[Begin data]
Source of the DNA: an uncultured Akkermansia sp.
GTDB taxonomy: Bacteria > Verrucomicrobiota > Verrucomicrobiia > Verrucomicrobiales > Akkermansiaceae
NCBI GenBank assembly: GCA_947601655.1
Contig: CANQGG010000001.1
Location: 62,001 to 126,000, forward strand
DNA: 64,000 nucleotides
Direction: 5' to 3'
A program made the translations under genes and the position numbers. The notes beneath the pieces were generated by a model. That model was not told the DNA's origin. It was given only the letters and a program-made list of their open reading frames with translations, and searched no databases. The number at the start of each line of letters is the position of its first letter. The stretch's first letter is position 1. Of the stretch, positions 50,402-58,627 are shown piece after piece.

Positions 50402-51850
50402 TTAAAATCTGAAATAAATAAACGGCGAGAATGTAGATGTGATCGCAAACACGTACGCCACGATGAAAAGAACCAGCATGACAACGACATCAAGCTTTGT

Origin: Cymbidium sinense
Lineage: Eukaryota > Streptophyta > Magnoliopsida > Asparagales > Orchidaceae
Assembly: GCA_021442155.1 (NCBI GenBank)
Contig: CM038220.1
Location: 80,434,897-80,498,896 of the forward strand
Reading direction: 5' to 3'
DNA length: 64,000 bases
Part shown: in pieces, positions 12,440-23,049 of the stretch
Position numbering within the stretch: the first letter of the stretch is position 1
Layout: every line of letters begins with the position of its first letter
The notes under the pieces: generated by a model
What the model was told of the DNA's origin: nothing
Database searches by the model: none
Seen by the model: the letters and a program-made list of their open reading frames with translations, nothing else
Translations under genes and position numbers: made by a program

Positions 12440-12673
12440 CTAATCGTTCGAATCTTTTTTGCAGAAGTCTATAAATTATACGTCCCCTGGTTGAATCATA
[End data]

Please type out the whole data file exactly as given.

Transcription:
Source of the DNA: an uncultured Akkermansia sp.
GTDB taxonomy: Bacteria > Verrucomicrobiota > Verrucomicrobiia > Verrucomicrobiales > Akkermansiaceae
NCBI GenBank assembly: GCA_947601655.1
Contig: CANQGG010000001.1
Location: 62,001 to 126,000, forward strand
DNA: 64,000 nucleotides
Direction: 5' to 3'
A program made the translations under genes and the position numbers. The notes beneath the pieces were generated by a model. That model was not told the DNA's origin. It was given only the letters and a program-made list of their open reading frames with translations, and searched no databases. The number at the start of each line of letters is the position of its first letter. The stretch's first letter is position 1. Of the stretch, positions 50,402-58,627 are shown piece after piece.

Positions 50402-51850
50402 TTAAAATCTGAAATAAATAAACGGCGAGAATGTAGATGTGATCGCAAACACGTACGCCACGATGAAAAGAACCAGCATGACAACGACATCAAGCTTTGT

Origin: Cymbidium sinense
Lineage: Eukaryota > Streptophyta > Magnoliopsida > Asparagales > Orchidaceae
Assembly: GCA_021442155.1 (NCBI GenBank)
Contig: CM038220.1
Location: 80,434,897-80,498,896 of the forward strand
Reading direction: 5' to 3'
DNA length: 64,000 bases
Part shown: in pieces, positions 12,440-23,049 of the stretch
Position numbering within the stretch: the first letter of the stretch is position 1
Layout: every line of letters begins with the position of its first letter
The notes under the pieces: generated by a model
What the model was told of the DNA's origin: nothing
Database searches by the model: none
Seen by the model: the letters and a program-made list of their open reading frames with translations, nothing else
Translations under genes and position numbers: made by a program

Positions 12440-12673
12440 CTAATCGTTCGAATCTTTTTTGCAGAAGTCTATAAATTATACGTCCCCTGGTTGAATCATA